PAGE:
New Jersey Sesamoidectomy Surgery

Sesamoidectomy is the surgical procedure used in particularly serious injuries to one or both of the sesamoids, the small bones located beneath the main joint of the big toe. Typically, more conservative treatments, such as taping, bracing, a cast, or special shoe are recommended to allow the injury to heal and sesamoidectomy is required only with chronic pain that has not responded to treatment. 

What Are Sesamoids and a Sesamoidectomy?

Sesamoid comes from the Greek sēsamoeidēs, which means “resembling a sesame seed” and is meant to describe its small size, although it is really more the size of a corn kernel. What actually defines a sesamoid bone, though, is not its size but that it is not connected to another bone at a joint, like most of the other bones in the human body, but, instead, it is embedded in tendon or muscle.

Most people have two sesamoid bones below the big toe. One of these is located on the medial side of the first metatarsal, meaning away from the midline of the body, and the second one is on the lateral side, which is away from the middle. 

A more well-known sesamoid bone is the patella (kneecap), which is also the largest. Like the patella, the sesamoids embedded in the tendon beneath the forefoot at the big toe act like pulleys and facilitate movement by providing a smooth surface for the tendons to glide across. This not only increases the leverage of these tendons, it also allows them to sustain the considerable force and pressure that is exerted each time the big toe is called upon for forward movement.  

Types of Sesamoid Injuries in the Forefoot

There are different types of injuries that can affect the sesamoid bones beneath the big toe. These include:

  • Sesamoiditis – this is a form of tendinitis resulting from overuse that causes chronic inflammation in and around the sesamoid bones and associated tendons. Other symptoms are swelling, bruising and pain in the ball of the foot near the big toe, especially when bending or straightening the toe. Sesamoiditis is often found in those whose activities include the types of repetitive movements required by runners, ballet dancers, golfers, tennis players, and baseball catchers.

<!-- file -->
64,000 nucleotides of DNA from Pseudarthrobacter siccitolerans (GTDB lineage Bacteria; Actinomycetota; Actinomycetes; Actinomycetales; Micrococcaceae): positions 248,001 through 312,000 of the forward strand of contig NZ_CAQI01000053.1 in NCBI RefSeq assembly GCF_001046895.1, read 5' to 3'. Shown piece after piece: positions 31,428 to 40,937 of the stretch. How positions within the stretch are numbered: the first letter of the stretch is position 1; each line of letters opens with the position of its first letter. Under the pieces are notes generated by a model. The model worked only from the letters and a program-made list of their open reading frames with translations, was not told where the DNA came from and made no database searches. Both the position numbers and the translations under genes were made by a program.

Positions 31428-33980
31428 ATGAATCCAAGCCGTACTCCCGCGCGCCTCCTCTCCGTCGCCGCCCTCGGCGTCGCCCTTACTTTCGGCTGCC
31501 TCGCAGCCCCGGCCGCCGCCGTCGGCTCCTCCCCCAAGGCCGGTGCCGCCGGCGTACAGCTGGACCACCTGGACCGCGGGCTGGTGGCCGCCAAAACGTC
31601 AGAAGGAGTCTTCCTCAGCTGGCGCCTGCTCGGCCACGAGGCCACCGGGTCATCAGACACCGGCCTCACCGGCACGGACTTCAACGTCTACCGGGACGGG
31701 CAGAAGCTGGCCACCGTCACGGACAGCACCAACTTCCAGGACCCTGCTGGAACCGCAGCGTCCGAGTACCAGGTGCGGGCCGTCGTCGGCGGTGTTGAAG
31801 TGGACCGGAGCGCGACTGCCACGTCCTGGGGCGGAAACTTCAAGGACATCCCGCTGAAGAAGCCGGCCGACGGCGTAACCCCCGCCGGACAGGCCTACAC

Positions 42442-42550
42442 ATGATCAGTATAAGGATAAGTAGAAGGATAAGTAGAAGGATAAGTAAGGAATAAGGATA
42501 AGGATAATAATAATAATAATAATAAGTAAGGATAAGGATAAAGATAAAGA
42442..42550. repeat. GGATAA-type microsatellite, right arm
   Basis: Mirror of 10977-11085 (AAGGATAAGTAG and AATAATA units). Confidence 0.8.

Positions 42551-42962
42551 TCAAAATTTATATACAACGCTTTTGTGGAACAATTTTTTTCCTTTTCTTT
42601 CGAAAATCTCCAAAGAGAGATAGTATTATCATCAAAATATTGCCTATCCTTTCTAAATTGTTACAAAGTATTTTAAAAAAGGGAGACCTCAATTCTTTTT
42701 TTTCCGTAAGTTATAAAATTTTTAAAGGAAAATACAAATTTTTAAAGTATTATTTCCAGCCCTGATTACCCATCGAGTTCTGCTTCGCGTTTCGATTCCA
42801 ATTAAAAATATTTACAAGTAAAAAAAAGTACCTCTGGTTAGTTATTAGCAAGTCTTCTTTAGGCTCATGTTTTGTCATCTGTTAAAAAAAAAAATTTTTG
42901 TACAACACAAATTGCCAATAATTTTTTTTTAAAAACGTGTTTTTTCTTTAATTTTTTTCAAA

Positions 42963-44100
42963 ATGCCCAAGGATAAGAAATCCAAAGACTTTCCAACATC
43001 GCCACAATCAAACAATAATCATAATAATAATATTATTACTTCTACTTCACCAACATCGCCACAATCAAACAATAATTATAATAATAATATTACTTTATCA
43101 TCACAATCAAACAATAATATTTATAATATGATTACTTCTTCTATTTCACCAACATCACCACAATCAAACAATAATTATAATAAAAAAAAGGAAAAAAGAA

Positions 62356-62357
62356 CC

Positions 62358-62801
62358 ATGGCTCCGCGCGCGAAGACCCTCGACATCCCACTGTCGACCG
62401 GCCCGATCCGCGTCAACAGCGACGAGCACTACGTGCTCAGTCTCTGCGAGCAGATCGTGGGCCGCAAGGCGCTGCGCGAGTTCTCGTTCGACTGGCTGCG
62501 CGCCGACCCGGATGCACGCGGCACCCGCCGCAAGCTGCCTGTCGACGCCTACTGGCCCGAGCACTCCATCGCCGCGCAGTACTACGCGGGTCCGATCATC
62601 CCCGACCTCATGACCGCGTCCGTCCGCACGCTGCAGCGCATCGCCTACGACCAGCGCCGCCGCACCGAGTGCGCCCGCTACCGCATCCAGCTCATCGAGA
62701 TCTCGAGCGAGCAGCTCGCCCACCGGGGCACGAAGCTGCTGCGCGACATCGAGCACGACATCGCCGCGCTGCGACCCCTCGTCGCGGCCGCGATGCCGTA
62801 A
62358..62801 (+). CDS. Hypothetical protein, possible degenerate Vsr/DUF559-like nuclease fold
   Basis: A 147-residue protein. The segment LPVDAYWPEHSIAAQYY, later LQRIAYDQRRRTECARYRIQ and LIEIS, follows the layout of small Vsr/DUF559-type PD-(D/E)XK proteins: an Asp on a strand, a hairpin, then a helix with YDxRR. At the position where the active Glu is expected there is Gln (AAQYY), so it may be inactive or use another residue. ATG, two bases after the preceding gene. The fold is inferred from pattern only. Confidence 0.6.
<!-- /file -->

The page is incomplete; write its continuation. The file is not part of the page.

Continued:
• Turf toe – this is the term commonly used when a sprain results from overextension of the ligaments surrounding the big toe joint. Symptoms of turf toe typically include swelling, pain and decreased mobility. 
  • Fracture – even small bones encased in soft tissue are susceptible to fracture and the sesamoids at the base of the big toe are no exception. These fractures may be acute, meaning that they are the result of some sort of impact to the bone, or they may develop over time from repetitive stress or overuse. The latter is a chronic fracture, also referred to as a stress fracture. Both types of fracture produce pain and swelling, although the symptoms associated with a chronic fracture tend to come and go. 

Diagnosing Sesamoid Injuries

During the initial examination, the orthopedic surgeon will look for tenderness in response to pressure on the area beneath the big toe. Pain, stiffness and the presence of a grinding sensation during movement of the toe are indicators of a sesamoid injury.

X-rays will be taken of the area to rule out other possible causes of the symptoms, including the presence of arthritis, and to ensure a correct diagnosis. These may be followed with an MRI or CT scan to check for fractures, fragmenting of the bone or bone bruising.  

Sesamoid Injury Treatment Without a Sesamoidectomy

Treatment of a sesamoid injury, which is typically conservative and non-surgical, will depend on the type and extent of the damage. In the case of sesamoiditis, treatment will generally consist of:

  • ceasing activity causing pain
  • rest, ice and aspirin or ibuprofen to reduce pain and swelling
  • comfortable shoes and cushioning pad to relieve stress
  • avoid placing weight on balls of the feet as much as possible
  • steroid injection may be recommended
  • gradual return to normal activities

For a turf toe injury, the typical recommended treatment includes:

  • R.I.C.E protocol of rest, ice, compression and elevation
  • over-the-counter medications for pain and inflammation
  • cast boot or crutches to restrict movement and keep weight off joint
  • surgery, which is rare for turf toe, would consist of repairing any soft tissue issues and restoring the MTP (metatarsophalangeal) joint motion

Sesamoidectomy is the surgical option when conservative treatment measures are not effective in relieving the pain and inflammation caused by fracture or other damage to the sesamoid bone. Performed under regional ankle anesthesia, the surgeon will make a small incision on the side or bottom of the foot, remove the affected sesamoid bone and make necessary repairs to the surrounding tendon. The incision is then closed, and the patient will go home the same day in a splint or surgical boot.  

Following a sesamoidectomy, the affected foot should be elevated as much as possible for several days and movement limited. For the next couple of weeks, crutches should be used to keep weight off of that foot. Recovery and gradual return to normal activities usually takes about 3 months.